Ehh I'll offer some clarification on this. I think what the poster is referring to is the general lack of Profit-Loss (P&L) responsibilities in consulting. As a consultant you don't actually manage a product-line or its accompanying team. As a result, the most natural transition is to an industry job that also lacks P&L responsibilities. This means you will most often be recruited for an industry role in Strategy, Brand Management, Business Development, Business Analytics, Customer Experience, Finance (if you have the background), etc. Essentially, you most likely will be in a group that reports to the SVP of Marketing/Strategy rather than a COO or president of a product division (varies by company structure).

I'm not sure what this really should mean for any given individual but often its really just used as a counterpoint to the "MBB opens all doors" hysteria. You will still have plenty of options if you perform decently but there are some definite limitations that narrow the field somewhat. This is nothing like a V10 corporate dept were really your only exit options are somewhere on the ladder in the GC office of company X. Also, transitions directly from a law firm to a desirable business role in industry pretty much never happen unless the CEO is your uncle or something.

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hellojd
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Re: JD ----> Management Consulting

Postby hellojd » Wed Jun 18, 2014 10:31 am

igo2northwestern wrote:If what OP or anyone is interested in is being a career consultant, then none of this perceived prestige stuff really matters because the criteria is completely different from what I thought it would be (compensation is fine, and travel is to be expected).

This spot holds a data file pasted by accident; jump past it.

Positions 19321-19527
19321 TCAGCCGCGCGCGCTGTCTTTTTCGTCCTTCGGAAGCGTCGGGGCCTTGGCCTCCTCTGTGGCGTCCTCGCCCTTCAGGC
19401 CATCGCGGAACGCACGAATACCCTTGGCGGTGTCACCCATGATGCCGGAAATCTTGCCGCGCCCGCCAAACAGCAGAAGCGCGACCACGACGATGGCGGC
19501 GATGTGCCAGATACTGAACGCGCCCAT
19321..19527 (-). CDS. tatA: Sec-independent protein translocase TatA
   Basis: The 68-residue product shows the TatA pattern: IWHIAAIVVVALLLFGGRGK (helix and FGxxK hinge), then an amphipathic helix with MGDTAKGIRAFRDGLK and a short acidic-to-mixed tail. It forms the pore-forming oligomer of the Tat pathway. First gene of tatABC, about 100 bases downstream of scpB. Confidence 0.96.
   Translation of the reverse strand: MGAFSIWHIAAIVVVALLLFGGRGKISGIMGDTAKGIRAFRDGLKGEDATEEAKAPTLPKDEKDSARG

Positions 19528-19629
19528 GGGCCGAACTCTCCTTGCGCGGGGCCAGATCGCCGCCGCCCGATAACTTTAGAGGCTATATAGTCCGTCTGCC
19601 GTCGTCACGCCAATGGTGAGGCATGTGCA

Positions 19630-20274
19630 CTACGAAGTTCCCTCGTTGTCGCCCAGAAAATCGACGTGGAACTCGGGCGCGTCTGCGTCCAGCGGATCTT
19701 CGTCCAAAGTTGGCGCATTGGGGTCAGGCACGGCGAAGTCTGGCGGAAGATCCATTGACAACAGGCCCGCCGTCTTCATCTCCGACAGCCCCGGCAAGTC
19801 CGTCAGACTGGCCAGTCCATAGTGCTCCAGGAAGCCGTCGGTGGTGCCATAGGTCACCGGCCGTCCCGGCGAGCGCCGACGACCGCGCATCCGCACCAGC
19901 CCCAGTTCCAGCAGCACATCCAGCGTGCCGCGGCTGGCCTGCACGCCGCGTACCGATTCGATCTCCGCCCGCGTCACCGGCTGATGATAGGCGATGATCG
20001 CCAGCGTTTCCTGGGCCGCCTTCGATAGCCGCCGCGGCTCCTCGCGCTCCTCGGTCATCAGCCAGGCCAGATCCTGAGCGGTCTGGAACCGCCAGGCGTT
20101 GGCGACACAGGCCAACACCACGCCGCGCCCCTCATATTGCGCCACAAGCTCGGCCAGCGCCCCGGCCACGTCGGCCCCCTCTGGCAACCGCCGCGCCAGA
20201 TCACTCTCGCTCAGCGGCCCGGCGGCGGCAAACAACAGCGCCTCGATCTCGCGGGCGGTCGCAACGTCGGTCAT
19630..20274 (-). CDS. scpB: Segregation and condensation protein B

But the purpose of consulting, in my opinion, really boils down to two things: high(er) compensation and exits. The compensation at the brand consulting firms is usually better from the beginning to any advancement stage (I don't know how your boutique was, but from what I've heard from people who've worked at boutiques, their salaries were usually lower OR slightly higher to justify the cut in prestige), and exits are unparalleled because of perceived prestige. For MBB vs. others, the difference in perceived prestige is significant. And between larger brands and smaller brands, it is also very significant. What supports this is the fact that the exits are vastly better at the name brand firms. This isn't to say that you can't get good exits out of boutiques, but a pay cut + perhaps more time spent is likely to be in the equation.

As for the actual work, operations is operations. But at brand firms, there are more opportunities to work for better clients. This is an important distinction, because while at MBB you do work in no-name-city every now and then, you really really don't want to be stuck out in the middle of nowhere for 6 months. Further, at MBB, there are more opportunities, substance-wise, to work on more challenging strategy engagements.